A comet can be defined as a very small body in solar system which is made up of ice mixed with dust and rock. Most of the comets are not larger than a few kilometres across. The main part of a comet is known as nucleus that contains water, ice and some gases like: – nitrogen, methane etc.
- Comets have their origin in Oort cloud and Kuiper Belt and generally orbit the Sun. These orbits are usually elliptical.
- The closest point in a comet’s orbit is known as ‘perihelion’ and the most distant point is known as ‘aphelion’.
- A comet has two tails, a dust tail and a plasma tail. Dust tail can be easily seen with human naked eye but plasma tail can be photographed only. It is not visible to human eye.
- There are two major types of comets: – periodic and non-periodic.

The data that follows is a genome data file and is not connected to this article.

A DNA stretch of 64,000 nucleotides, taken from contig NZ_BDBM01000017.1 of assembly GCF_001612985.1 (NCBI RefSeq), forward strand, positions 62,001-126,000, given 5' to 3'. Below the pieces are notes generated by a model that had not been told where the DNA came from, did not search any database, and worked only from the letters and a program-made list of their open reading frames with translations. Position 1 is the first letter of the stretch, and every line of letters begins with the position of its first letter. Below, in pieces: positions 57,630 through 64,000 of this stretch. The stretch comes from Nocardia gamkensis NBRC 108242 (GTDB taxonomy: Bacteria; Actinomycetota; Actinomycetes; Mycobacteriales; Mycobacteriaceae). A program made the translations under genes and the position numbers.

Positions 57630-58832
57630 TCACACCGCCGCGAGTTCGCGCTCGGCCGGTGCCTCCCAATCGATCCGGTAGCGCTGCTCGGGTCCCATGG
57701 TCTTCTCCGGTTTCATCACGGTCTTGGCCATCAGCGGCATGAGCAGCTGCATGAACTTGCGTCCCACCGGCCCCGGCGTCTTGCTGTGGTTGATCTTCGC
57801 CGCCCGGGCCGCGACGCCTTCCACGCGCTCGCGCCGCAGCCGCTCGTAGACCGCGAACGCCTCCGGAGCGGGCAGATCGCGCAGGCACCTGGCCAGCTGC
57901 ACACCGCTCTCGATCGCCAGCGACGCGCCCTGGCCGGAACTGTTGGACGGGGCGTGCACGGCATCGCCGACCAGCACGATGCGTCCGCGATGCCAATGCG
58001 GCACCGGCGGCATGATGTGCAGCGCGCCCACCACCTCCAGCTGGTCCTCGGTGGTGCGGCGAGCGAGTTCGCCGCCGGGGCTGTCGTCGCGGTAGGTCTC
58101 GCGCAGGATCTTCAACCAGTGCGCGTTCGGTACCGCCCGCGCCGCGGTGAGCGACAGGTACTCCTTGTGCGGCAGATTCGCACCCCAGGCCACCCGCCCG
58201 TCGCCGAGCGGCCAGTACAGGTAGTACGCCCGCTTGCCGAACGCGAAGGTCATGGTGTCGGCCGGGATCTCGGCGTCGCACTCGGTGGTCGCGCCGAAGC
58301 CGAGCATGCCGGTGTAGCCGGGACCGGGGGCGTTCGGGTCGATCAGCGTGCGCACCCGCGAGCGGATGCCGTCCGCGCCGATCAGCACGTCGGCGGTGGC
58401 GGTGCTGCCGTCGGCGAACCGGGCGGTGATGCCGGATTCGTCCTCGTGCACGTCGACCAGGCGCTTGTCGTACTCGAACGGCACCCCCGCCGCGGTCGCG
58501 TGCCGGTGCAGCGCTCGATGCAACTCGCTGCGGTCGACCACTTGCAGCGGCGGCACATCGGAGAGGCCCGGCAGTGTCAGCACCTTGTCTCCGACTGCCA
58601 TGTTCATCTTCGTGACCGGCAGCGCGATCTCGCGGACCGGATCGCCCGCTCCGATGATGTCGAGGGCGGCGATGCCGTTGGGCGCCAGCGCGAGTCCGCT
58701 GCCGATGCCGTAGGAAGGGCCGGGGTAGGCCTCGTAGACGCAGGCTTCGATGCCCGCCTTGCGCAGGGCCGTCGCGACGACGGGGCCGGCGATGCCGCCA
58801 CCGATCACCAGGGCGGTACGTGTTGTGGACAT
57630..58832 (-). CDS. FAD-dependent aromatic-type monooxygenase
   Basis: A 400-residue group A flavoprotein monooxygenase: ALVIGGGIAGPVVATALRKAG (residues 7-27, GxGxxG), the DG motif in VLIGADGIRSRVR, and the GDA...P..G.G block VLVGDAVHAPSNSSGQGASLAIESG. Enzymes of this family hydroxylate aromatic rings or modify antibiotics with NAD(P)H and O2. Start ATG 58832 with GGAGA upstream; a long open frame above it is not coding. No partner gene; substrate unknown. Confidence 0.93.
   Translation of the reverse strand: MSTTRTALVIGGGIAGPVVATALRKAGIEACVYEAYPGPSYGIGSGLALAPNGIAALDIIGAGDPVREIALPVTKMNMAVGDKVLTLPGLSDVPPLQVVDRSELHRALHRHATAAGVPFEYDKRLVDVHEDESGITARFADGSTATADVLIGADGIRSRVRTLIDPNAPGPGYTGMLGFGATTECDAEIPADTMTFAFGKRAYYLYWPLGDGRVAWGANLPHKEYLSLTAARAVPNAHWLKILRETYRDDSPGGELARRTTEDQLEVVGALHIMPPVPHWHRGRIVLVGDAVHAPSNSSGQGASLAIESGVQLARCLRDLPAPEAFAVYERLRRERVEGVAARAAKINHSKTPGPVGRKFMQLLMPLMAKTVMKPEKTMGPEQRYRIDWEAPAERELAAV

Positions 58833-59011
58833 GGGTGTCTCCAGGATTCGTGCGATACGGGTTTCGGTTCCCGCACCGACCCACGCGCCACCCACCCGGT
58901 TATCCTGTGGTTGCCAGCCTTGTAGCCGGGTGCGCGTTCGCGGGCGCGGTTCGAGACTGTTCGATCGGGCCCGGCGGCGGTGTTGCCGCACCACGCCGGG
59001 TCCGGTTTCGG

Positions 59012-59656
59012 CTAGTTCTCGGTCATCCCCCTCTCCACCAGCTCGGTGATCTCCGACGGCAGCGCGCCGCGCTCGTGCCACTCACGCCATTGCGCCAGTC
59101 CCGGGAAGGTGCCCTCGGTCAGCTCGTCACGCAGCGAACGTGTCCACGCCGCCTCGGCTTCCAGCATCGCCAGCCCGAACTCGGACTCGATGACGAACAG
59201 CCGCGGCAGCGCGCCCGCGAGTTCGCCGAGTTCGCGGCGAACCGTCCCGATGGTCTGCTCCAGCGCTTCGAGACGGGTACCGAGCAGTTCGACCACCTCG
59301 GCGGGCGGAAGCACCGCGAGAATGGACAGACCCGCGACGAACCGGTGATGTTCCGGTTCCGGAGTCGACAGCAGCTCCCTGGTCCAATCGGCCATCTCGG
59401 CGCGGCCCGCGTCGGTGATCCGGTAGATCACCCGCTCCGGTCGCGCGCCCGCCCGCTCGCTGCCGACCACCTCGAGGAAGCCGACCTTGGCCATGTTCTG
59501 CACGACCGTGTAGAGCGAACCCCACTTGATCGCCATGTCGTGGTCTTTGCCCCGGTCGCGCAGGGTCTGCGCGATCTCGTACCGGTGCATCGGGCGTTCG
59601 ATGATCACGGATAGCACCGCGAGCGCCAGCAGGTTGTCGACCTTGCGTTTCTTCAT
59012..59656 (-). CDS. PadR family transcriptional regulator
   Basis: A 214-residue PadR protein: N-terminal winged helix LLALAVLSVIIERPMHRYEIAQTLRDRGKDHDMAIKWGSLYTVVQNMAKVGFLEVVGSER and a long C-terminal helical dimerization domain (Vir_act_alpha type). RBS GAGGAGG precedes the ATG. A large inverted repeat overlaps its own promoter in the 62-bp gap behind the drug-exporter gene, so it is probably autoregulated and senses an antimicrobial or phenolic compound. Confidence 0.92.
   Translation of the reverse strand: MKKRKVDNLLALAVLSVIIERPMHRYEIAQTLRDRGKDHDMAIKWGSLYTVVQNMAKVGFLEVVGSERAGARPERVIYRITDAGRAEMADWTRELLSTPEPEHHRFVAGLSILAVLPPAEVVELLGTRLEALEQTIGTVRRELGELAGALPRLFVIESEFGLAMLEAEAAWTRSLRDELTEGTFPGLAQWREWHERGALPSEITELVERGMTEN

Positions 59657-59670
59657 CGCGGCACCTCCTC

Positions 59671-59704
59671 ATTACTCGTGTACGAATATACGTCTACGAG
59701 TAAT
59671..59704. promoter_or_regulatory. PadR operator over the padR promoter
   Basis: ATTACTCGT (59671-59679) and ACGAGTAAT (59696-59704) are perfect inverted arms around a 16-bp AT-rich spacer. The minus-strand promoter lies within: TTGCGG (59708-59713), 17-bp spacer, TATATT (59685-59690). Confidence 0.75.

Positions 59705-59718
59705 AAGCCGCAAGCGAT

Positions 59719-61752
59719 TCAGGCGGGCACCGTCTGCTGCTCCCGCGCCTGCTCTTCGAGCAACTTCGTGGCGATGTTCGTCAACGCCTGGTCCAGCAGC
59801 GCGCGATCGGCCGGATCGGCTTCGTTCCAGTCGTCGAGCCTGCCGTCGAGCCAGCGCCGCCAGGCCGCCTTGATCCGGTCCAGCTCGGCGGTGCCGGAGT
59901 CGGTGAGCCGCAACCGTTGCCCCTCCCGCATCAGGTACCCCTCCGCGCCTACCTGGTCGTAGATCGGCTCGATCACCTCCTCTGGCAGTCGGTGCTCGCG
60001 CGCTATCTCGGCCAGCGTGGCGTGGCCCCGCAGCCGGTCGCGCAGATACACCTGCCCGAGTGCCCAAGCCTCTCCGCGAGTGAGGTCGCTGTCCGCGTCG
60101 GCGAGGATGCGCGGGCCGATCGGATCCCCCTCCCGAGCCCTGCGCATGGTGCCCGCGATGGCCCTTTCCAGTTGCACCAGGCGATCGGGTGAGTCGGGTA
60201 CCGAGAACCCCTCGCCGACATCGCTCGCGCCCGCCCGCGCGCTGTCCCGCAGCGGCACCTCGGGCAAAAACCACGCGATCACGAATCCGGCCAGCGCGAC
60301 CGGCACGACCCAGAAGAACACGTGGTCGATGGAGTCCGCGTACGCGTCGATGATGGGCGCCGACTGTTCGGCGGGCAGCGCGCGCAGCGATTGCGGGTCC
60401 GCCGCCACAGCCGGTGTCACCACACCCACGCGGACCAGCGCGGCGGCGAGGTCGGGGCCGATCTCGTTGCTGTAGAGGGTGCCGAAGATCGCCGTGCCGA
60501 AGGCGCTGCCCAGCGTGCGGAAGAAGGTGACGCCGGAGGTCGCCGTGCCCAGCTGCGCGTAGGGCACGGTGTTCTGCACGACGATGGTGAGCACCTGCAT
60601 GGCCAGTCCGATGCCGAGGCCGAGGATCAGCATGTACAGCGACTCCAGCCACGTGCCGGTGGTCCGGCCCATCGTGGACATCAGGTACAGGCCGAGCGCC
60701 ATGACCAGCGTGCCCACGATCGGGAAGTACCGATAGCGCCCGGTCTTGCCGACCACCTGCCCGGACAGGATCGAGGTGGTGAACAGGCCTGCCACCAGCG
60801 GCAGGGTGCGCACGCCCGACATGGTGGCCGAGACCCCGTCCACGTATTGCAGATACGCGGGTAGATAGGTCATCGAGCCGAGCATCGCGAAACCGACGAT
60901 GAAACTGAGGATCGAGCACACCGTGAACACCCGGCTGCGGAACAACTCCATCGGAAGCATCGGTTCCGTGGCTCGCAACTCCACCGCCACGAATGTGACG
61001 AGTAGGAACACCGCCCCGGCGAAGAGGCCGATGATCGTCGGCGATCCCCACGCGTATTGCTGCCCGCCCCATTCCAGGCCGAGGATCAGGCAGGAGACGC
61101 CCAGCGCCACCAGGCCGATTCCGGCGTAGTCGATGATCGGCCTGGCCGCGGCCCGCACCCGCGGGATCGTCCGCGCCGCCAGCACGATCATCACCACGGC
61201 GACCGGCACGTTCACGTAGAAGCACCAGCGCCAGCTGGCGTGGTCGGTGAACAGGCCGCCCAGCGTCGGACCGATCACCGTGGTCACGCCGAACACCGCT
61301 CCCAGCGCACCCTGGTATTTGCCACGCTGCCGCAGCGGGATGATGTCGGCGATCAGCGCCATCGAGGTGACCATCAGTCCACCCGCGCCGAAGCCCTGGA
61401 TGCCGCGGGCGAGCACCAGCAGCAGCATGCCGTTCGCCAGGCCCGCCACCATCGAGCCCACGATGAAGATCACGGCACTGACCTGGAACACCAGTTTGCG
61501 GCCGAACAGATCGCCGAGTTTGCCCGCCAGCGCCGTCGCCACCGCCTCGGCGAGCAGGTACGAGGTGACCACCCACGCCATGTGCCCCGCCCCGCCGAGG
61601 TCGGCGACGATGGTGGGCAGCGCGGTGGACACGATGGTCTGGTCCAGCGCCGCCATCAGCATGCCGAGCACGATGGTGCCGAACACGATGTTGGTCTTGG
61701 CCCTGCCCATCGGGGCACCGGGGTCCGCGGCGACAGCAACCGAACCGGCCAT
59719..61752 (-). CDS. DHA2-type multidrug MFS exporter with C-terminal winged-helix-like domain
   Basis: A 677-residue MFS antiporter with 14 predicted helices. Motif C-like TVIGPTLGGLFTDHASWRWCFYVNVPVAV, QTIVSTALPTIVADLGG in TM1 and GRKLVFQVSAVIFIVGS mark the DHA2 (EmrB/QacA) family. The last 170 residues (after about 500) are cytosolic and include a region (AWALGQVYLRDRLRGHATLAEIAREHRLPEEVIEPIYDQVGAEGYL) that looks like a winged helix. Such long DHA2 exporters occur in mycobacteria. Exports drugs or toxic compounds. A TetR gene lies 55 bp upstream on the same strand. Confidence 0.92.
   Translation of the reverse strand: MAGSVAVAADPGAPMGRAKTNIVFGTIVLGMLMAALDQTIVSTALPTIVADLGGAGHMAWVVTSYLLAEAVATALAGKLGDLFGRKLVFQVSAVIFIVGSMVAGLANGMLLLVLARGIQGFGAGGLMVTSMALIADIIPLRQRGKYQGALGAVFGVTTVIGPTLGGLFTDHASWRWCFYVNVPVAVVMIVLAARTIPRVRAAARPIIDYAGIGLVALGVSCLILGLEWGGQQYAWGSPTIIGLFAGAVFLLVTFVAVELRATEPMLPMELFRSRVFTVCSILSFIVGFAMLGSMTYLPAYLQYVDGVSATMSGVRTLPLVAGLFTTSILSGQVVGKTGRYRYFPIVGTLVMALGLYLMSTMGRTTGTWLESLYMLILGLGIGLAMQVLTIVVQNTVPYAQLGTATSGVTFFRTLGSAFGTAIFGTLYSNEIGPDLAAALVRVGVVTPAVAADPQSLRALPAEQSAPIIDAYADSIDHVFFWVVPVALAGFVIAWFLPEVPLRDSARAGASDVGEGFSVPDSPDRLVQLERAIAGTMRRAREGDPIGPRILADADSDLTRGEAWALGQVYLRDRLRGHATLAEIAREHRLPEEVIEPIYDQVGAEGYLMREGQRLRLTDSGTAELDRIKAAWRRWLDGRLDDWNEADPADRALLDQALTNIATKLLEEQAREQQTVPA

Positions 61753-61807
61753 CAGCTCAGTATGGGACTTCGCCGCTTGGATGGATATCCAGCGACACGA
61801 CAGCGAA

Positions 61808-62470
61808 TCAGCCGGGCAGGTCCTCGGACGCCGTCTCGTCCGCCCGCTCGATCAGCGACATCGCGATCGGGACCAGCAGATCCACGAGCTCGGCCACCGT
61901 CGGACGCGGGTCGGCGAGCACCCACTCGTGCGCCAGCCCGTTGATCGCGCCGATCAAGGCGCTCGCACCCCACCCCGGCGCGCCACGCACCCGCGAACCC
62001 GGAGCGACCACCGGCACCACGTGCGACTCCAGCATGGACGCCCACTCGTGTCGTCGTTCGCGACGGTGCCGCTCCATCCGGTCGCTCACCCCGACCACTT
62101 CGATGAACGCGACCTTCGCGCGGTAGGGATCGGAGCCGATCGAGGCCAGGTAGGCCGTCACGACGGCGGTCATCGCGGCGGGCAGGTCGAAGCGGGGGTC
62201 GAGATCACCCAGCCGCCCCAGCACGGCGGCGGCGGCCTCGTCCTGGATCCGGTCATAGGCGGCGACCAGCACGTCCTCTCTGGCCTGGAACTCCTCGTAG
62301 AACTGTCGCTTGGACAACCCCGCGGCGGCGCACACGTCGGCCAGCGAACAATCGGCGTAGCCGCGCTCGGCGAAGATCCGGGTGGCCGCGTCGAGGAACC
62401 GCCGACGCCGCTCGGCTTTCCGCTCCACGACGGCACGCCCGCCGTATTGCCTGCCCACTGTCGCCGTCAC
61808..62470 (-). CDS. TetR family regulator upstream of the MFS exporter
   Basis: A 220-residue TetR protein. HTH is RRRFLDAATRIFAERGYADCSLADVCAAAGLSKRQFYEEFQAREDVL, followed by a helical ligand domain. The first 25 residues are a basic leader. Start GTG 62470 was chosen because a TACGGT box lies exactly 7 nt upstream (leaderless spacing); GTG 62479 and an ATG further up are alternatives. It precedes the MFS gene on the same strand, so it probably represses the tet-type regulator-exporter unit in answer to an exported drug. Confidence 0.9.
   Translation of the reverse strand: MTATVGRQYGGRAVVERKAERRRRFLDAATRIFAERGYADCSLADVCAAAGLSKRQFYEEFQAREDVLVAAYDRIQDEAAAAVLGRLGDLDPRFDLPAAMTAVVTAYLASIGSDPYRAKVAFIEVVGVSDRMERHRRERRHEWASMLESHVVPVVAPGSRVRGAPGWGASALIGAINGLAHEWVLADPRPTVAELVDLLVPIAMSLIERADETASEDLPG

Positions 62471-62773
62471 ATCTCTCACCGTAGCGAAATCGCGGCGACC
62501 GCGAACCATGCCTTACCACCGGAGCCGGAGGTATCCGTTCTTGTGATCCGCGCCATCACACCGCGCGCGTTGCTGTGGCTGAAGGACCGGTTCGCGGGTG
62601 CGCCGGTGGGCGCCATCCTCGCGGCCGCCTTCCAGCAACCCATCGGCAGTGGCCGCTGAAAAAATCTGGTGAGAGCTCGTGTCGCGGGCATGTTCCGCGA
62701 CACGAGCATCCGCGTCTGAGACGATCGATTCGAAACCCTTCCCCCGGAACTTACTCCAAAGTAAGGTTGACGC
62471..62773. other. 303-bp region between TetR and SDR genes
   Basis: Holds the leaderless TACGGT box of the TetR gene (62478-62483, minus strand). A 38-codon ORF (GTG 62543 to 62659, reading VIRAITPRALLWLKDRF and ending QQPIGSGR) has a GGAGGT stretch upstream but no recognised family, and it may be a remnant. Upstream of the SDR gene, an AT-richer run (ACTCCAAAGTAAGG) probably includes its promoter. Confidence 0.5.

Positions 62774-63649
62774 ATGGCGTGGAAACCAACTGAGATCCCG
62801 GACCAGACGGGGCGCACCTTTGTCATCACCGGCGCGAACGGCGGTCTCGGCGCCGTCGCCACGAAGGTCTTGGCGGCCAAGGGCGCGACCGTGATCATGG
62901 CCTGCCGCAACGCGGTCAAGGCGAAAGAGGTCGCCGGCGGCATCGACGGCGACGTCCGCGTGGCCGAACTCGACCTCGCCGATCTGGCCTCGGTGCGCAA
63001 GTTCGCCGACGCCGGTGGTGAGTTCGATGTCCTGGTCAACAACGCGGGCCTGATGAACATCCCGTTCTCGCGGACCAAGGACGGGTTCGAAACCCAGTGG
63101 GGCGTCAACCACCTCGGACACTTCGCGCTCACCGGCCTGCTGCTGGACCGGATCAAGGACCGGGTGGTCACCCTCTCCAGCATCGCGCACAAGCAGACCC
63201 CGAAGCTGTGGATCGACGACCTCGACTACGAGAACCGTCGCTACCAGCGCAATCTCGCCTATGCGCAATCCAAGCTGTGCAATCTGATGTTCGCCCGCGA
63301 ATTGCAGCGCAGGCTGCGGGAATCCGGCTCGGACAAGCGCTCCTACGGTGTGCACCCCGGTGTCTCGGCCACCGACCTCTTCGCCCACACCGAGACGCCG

- A comet develops an atmosphere or a coma as it comes near to sun. This atmosphere gets developed because of the heat it is getting from the Sun.
- There are total 5,253 known comets in the solar system.
- A comet is also known as a dirty snowball.
- Short period comets are originated from Kuiper Belt and long period comets are originated from Oort cloud.
- Halley’s Comet is the most popular periodic comet which is named after Sir Edmond Halley.
- There are evidences that comets cannot support life.
- When a comet comes close to the sun, it loses its mass due to the heat it gets from Sun. This process is known as Sublimation.
- Comets absorbs almost 96% of light that falls on them, rest is reflected.